With this assessment of 17th and 19th century typography in mind, I'd like to return to my opening claim that most digital reading interfaces are sorely lacking according to book typography standards. In general, texts intended for continuous reading are judged according to their compliance with typographical traditions. Electronic texts seem to be non-traditional; thus, they are considered typographically inferior. This break with tradition goes deeper than just the difference between reading a printed page and the screen. As mentioned previously, many electronic reading interfaces and/or the tools used to create them do not support the basic practices of 'good' typography, such as fine granularity in typeface choices or letter spacing. The ability to include streaming video has taken precedence over being able to fix an awkwardly spaced 'i'.

This break with traditional book practices can be partially explained by looking at the history of the primary influence on web design, graphic design, and its schism with book typography. Before the 19th century, the design of a printed book was generally carried out by the compositors working in accordance with the house rules of a press. But the spread of composing machines such as the Monotype and Linotype at the end of the 19 th century meant that compositors no longer needed to be as skilled, and as a result it was deemed necessary to have an 'expert' instruct them in how the book was to look.[10] As the trade of “typographer” developed in Britain and America, the early to mid 20th century saw a new discoursive emphasis on tradition in book design, no doubt due in part to the fear of outsiders coming in and telling printers how to print.[11]

At the same time, another design movement was taking place in continental Europe. First the Deutsche Werkbund and then theStaatliches Bauhaus comprised an attempt to combine craftsmanship, functionalism and machine production. [12] This goal was not that different from that of Anglo-American typographers, but instead of turning to traditional models, the Continental practitioners instead embraced modern art movement such as Constructivism and Futurism. And the end result was vastly different from the books of the New Traditionalists: sans serif typefaces, the elimination of capitalization and asymmetrical layouts.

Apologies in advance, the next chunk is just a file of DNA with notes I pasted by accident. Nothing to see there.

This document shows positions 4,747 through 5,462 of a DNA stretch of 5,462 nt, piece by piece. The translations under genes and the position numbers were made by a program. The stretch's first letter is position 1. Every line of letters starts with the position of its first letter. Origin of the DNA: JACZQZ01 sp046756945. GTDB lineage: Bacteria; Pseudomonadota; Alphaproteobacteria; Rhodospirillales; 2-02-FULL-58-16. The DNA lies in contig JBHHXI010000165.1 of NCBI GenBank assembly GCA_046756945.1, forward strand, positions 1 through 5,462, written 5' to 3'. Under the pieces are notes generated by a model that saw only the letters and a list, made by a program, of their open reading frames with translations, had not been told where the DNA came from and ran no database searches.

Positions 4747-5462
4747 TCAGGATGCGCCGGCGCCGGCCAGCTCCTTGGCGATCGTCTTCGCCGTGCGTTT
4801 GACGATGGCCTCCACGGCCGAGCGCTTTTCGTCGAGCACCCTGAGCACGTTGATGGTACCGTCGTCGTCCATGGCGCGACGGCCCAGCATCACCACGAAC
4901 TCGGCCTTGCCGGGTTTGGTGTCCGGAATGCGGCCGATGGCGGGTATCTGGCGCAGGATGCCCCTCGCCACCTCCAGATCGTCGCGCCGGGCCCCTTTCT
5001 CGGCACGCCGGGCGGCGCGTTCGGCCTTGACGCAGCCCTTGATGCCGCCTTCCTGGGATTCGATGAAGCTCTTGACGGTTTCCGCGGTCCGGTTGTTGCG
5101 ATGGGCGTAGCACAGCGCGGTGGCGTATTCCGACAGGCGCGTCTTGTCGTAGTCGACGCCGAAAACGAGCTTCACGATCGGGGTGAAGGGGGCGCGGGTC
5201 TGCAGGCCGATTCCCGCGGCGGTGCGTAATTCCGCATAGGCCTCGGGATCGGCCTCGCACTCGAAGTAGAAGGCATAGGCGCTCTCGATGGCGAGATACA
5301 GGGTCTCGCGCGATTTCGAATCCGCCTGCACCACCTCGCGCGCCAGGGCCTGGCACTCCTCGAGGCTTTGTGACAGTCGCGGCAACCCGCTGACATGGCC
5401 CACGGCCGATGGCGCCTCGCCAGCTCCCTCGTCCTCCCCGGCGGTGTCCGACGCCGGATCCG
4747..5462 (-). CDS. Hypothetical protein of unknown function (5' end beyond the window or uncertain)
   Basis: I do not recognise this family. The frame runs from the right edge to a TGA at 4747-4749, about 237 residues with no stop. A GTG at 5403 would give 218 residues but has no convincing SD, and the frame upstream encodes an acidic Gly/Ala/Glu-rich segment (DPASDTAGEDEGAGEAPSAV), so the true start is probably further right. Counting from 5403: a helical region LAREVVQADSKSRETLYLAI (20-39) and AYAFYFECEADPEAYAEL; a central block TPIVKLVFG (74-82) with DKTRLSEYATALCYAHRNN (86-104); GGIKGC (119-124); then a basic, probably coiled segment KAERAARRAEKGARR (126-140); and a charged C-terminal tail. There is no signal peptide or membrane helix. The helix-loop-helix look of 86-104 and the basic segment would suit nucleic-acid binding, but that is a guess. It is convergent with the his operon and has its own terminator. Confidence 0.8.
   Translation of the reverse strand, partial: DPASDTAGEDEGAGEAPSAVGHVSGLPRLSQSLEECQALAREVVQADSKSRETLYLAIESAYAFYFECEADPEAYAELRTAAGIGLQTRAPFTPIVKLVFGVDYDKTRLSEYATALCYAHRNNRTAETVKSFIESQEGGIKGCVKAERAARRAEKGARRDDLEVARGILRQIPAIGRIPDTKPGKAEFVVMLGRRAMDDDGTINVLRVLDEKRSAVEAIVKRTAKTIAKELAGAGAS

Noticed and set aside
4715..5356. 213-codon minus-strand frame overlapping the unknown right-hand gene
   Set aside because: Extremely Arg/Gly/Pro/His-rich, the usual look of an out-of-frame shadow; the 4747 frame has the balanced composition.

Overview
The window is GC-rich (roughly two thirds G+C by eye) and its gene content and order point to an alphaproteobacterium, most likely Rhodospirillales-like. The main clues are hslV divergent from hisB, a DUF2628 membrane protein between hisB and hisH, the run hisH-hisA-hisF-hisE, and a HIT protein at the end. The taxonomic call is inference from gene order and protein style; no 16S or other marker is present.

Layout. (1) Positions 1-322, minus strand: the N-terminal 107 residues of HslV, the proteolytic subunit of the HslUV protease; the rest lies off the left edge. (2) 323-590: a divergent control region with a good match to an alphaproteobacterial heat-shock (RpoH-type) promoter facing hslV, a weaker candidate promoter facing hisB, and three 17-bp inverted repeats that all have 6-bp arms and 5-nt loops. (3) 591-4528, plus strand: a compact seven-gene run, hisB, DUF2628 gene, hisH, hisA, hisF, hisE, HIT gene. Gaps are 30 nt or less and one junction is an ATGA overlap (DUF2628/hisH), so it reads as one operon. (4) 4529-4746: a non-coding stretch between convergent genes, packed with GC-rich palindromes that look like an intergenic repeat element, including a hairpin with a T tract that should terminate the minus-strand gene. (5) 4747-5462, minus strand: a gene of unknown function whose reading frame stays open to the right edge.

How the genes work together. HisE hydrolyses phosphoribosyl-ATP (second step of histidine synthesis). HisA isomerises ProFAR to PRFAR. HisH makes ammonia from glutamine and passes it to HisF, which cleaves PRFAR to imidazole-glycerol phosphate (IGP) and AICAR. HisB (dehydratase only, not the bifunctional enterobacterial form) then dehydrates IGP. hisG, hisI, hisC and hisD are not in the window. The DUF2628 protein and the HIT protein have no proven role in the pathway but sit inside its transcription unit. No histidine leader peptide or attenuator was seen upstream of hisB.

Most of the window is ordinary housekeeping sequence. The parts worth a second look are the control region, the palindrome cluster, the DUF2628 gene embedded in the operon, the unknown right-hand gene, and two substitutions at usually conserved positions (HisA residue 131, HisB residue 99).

A battle was waged between the two schools of design in the pages of trade journals and books on printing, resulting in a split in responsibilities. The traditionalists successfully argued that conventional typography was more suitable for texts intended for continuous reading, while more attention-grabbing styles were appropriate for advertising, dust jackets and other ephemeral forms. The former was deemed the domain of the book typographer, the latter that of the graphic designer.

The influence of graphic design over "ephemeral" digital typography is clearly evident in many aspects of electronic reading interfaces. Leaving aside the entire lack of proper type control on the Web, both the Amazon Kindle and Sony Reader use a screen modelled on a single page. But book typographers do not design pages; they design page spreads, as the reader of a book simultaneously sees both the left and right pages. The single page view is the purview of the graphic designer: posters, billboards, advertisements.

Size constraints are an obvious issue here, but the same size interface could be oriented horizontally to fit a page spread – albeit a shortened one. This would have several advantages. Its resemblance to the printed page would make it more familiar, and thus might help readers accustomed to printed works make the transition to the device. More importantly, as Aldus Manutius demonstrated in his first book (a teaching aid with Latin and Greek on facing pages) - or as anyone with dual monitors has discovered - the horizontal lay-out does seem to be an efficient means of displaying complementary information.

If history is to be our guide, electronic reading interfaces can, and will, be improved by paying attention to traditional typographical practices. Similarly to what occurred in the 18th and 20th centuries, the quality of e-books will improve once the people involved in making them gain an understanding of these traditions and reconcile the old ways with the new means of production. Or so say the traditionalists.